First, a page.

2017 - American Sociological Association Annual Meeting Pages: unavailable || Words: unavailable || 
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4. Lopez-Sanders, Laura. "From “God Sent” to “God Damned”: Nativist Shocks and Race Relations in New Immigrant Destinations" Paper presented at the annual meeting of the American Sociological Association Annual Meeting, Palais des Congrès de Montréal, Montreal, Canada, Aug 12, 2017 Online <APPLICATION/PDF>. 2020-02-25 <http://citation.allacademic.com/meta/p1252349_index.html>
Publication Type: Conference Paper/Unpublished Manuscript
Review Method: Peer Reviewed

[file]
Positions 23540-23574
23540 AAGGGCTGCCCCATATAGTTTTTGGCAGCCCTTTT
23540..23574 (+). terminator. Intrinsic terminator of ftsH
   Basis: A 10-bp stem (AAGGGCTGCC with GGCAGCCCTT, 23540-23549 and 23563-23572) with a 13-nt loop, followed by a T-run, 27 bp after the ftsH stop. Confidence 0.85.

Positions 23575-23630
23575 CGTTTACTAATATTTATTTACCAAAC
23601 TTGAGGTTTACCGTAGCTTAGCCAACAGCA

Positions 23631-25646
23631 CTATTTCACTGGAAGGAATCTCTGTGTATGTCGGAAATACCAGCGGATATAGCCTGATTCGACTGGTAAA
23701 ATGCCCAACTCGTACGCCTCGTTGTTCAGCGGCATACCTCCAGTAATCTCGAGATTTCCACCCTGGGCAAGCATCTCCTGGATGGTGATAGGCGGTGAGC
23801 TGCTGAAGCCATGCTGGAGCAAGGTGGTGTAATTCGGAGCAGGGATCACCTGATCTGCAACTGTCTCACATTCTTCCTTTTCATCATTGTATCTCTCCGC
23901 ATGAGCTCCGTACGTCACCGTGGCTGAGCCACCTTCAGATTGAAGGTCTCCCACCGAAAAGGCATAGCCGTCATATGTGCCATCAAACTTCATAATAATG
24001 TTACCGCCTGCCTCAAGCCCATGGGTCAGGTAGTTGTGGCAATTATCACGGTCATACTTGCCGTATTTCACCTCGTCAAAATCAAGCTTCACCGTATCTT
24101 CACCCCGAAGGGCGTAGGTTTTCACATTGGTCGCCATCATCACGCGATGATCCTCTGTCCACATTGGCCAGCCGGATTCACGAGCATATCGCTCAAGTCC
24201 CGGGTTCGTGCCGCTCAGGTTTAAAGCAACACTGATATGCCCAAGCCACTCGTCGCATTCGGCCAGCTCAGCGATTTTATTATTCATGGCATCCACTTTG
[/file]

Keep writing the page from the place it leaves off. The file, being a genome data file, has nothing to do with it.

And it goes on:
Abstract: How do swings in nativism influence immigrants' sense of citizenship and belonging? This paper addresses this question by focusing on the integration experience of Latino immigrants as their group position changes in the racial hierarchy. Drawing from two years of participant observation and drawing from nearly 300 interviews in South Carolina, the paper shows how native-born attitudes and beliefs about immigrants radically shifted from welcoming to exclusionary. The paper introduces the concept of “Nativist Shocks” to explain the forces that immigrants identified as influencing their perception that Americans no longer want them. The central argument is that immigrants interpret salient events, including changes in state policy, activist actions, and public demonstrations, as having a 'racial face'.€ This 'face' is based on the racial group they associate with the event and crystallizes racial antagonism for immigrants and their sense of group position. Nativist Shocks ultimately drive the unauthorized away from some new immigrant destinations and, in many cases, back to their home nations. This paper enhances linear models that show immigrant integration as a gradual, long-term and monotonic process. I show that integration can be susceptible to shocks that induce immigrants to solidify their sense of group position and race relations over a short period of time.